Alder showing documentary about anxiety in children

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(Posted Feb. 21, 2019)

UPDATE: This event was originally scheduled for Feb. 20. It has been rescheduled for Feb. 25.

IndieFlix, an independent online streaming platform, along with its non-profit arm, the IndieFlix Foundation, is sparking conversation about anxiety through screenings of its new documentary, “Angst: Raising Awareness Around Anxiety.”

At 6 p.m. Feb. 25, the Jonathan Alder Local School District will hold a screening of the documentary at Jonathan Alder High School. The event will feature a viewing of the 55-minute film, followed by a panel discussion moderated by Jennifer Korn, director of student services, with special guests Rachel Sorrell of Nationwide Children’s Hospital, Dr. John Adams II of Memorial Health, and Pastor Blaine Keene of Journey Community Church.

Producers Scilla Andreen and Karin Gornick have one goal: to start a global conversation and raise awareness around anxiety. Through candid interviews, they tell the stories of children dealing with anxiety, its impact on their lives and relationships, and how they have found solutions and hope.

The film also includes an interview with Olympic swimmer Michael Phelps, a mental health advocate, and discussions with mental health experts about the causes of anxiety and its sociological effects, as well as the help, resources and tools available to address the condition.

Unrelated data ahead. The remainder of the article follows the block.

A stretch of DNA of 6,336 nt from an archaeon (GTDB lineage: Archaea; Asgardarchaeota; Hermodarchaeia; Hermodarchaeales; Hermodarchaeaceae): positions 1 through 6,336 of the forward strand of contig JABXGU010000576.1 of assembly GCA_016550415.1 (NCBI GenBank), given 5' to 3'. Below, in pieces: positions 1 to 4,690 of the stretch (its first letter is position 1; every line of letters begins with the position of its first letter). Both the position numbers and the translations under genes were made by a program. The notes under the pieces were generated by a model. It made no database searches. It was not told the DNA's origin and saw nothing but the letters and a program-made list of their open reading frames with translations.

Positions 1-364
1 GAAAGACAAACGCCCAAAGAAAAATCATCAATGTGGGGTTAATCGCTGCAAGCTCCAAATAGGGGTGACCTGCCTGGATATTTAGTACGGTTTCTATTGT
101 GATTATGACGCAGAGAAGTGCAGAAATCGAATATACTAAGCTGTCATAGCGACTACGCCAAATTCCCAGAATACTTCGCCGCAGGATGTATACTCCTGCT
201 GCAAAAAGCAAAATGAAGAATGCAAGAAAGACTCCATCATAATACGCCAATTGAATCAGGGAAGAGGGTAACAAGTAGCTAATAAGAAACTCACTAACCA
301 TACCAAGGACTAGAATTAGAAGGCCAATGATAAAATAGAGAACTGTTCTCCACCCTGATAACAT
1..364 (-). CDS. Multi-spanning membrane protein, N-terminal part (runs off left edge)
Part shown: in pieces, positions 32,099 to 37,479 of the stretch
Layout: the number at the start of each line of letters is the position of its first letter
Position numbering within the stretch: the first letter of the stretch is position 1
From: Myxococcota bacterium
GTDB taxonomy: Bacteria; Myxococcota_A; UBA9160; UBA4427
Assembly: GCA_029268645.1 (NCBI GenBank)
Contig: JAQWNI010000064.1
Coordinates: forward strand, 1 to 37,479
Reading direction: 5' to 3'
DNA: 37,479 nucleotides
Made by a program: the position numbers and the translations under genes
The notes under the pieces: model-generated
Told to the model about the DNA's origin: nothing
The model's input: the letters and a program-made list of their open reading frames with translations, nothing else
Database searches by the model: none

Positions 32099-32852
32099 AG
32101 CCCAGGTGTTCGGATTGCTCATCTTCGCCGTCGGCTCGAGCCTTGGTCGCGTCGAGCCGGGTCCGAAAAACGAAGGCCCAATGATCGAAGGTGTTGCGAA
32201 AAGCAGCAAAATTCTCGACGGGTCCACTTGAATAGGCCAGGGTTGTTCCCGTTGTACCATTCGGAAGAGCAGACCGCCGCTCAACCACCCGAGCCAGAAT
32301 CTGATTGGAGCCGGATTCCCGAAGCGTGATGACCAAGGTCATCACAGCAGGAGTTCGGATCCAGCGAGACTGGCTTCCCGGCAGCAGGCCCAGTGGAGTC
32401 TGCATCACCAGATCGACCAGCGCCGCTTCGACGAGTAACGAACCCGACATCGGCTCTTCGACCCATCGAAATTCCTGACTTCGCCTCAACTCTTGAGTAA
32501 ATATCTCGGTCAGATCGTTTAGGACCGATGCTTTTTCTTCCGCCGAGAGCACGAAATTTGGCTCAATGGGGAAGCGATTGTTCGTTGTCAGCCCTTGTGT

In addition to the film, a virtual reality component allows users to experience a panic attack first-hand, further building awareness and empathy for anxiety sufferers. The virtual reality component has been developed with support from Google.

While “Angst” documents the struggles some people have with anxiety, it also reveals their hope for the future. Noah, a teenager in the film, describes it this way: “Anxiety doesn’t define me. It’s not just a curse; it also gives me strength.”

“Everybody needs to know that anxiety disorders are real, common and treatable instead of viewing them as a personal choice or something to be ashamed of,” said Dr. Jerry Bubrick, senior director of Anxiety Disorders Center, Child Mind Institute. “Getting help early is crucial in giving people the tools they need to feel better. We just need to start the conversation.”

“We felt it was important to make a movie that could raise awareness to open up the conversation and provide hope,” said Andreen, IndieFlix CEO and “Angst’ producer. “So many people struggle with anxiety and have trouble talking about it. We want to change that.”

Anxiety disorders are the most common mental health challenges in the United States, impacting 54 percent of females and 46 percent of males, with age 7 being the median age of onset, according to the World Health Organization. While anxiety disorders are highly treatable, only one-third of those suffering receive treatment. Everyone involved in the development of “Angst” has a personal experience with anxiety, from the producers to the interviewees.

“The conversation surrounding mental health really hits home for me,” said Michael Phelps. “Many people don’t understand how debilitating mental illness truly can be, and even more than that, how common it is, yet people are afraid to have the serious discussions about it. I welcomed the opportunity to be a part of ‘Angst’ to further the dialogue around mental health and to help people understand the impact anxiety has on our mental state and encourage people, especially kids, to ask for help.”

“Angst” screens in schools and communities across the world. The IndieFlix original film is expected to reach more than three million people around the world, through 25,000 community and school screenings.

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